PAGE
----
It is small wonder that the second Lego set on the Scooby-Doo theme, “Mystery Plane Adventures”, features an aeroplane. When you hear the town name Billund (as in Billund, Denmark), what springs to mind? Yes, this is the home of Lego, and the original Legoland was built here. And there is one of Denmark’s busiest airports here, plus a museum dedicated to Danish aviation history.

So having Scooby and Shaggy chasing a supposedly pumpkin-headed horseman with the help of a‌ vintage barnstormer biplane wasn’t too much of a stretch. But does this set work? Let us have a look …

“Mystery Plane Adventures” – First Look

Another sturdy box in the eye-catching, comic-inspired design of Lego’s Scooby-Doo series shows you the contents, a small line-up with glimpses of several Scooby-Doo mini-figures, and links to apps. And upon opening, you find two bags of Lego parts (about 130 of them), a small sheet of stickers, and the instruction booklet. Pretty standard fare thus far. The whole set is based on All based on the gang’s encounter with Elwood Crane, the villain in “The Headless Horseman of Halloween”.

Aces hihgh! Scooby-Doo at the helm ...

Aces hihgh! Scooby-Doo at the helm …

Again, the parts are a mix of standard and unique Lego bricks (technically the finely molded pumpkin is not quite a “brick”, I admit), many of them in quite lurid orange, green and blue shades. This livery is adapted from the famous Mystery Machine (which is also available from Lego), it is a sort of “corporate identity” for the meddling kids. Also included are three mini-figures, Scooby, Shaggy, and the Headless Horseman (plus his fully headed steed) – but unfortunately only two are new to the Lego enthusiast.

Lego’s “Mystery Plane Adventures” contains a new mini-figure of Scooby-Doo, this time in a sitting position. As the standing Scooby, this consists of just of two parts, again with a finely printed medallion on the collar, and with the addition of some aviators’ goggles (also printed).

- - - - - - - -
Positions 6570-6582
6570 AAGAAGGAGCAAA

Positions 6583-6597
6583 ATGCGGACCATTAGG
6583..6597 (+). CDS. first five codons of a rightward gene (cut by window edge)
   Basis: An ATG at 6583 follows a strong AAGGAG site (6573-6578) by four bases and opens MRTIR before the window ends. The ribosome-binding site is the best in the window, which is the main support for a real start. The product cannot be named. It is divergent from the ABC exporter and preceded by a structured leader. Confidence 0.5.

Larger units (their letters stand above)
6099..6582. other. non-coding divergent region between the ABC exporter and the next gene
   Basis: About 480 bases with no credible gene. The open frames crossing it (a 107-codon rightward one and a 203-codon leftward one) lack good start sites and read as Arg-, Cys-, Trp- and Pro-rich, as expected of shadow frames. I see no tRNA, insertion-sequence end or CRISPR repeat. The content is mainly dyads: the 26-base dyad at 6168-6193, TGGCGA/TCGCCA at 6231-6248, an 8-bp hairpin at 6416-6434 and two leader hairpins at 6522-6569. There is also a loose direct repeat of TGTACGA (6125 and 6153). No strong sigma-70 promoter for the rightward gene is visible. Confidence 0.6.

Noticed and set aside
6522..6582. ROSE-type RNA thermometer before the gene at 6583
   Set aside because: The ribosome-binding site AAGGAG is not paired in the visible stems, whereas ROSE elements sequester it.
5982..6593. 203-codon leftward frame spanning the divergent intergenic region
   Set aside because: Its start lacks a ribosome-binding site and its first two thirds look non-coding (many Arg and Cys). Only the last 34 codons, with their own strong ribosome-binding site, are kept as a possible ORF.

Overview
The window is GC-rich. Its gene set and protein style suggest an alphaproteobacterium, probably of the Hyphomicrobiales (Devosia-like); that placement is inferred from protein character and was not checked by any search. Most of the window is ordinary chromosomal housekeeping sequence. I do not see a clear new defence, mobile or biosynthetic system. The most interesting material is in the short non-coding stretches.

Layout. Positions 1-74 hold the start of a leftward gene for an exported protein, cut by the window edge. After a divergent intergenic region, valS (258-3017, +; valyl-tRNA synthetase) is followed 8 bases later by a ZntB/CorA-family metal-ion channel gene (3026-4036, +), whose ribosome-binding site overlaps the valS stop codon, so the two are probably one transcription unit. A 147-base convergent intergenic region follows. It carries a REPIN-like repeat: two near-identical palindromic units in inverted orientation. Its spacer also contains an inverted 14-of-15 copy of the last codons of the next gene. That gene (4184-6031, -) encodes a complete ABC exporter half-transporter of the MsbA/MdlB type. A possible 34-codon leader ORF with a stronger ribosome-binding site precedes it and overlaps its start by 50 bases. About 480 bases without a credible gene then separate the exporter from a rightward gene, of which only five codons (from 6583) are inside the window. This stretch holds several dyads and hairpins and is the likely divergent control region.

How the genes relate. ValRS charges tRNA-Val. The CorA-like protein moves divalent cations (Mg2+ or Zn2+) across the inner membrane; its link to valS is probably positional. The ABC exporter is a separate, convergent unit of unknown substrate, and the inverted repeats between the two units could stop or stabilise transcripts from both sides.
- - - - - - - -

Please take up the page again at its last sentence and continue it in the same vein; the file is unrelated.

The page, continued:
Scooby ... sit!

Scooby … sit!

The Headless Horseman is somehow non-descript (I’d really have liked a Christopher Walken-inspired rendering here, with or without cowbell), but comes with a beautifully done (and very loose-fitting, take care) pumpkin to mask his features. Very evil-looking and Halloween-y, I predict many a seasonal use for this. I am not wild about those fabric capes Lego uses (I prefer the sturdier Playmobil capes in this regard), but it works.

Headless Horseman ... or Elwood Crane? Yes, if it weren't for those meddling kids ...

Headless Horseman … or Elwood Crane? Yes, if it weren’t for those meddling kids …

Shaggy, however, is the slight disappointment in the set, as he has been seen before – the figure, with the clever double print giving us two facial expressions, is the same as in the first Scooby-Doo set (“Mummy Museum Mystery”, reviewed here). Okay, he has a different set of clues, but that’s it.

Building the Set

Construction starts with the Scooby-Doo (click, done) and Headless Horseman mini-figures, continues with the horse (which is white, I’d have preferred black … but in the TV cartoon the horse was white indeed), and then it is a moderately simple succession of combining bricks according to the easy-to-follow instructions. There are some slightly challenging steps, but if you know your Lego, and have a modicum of spatial awareness, you should be okay. Though getting the soft tyres onto the wheels was a bit tricky at first, as they should sit within the flanges on both sides, and all around. It took me a about 45 minutes to finish the set.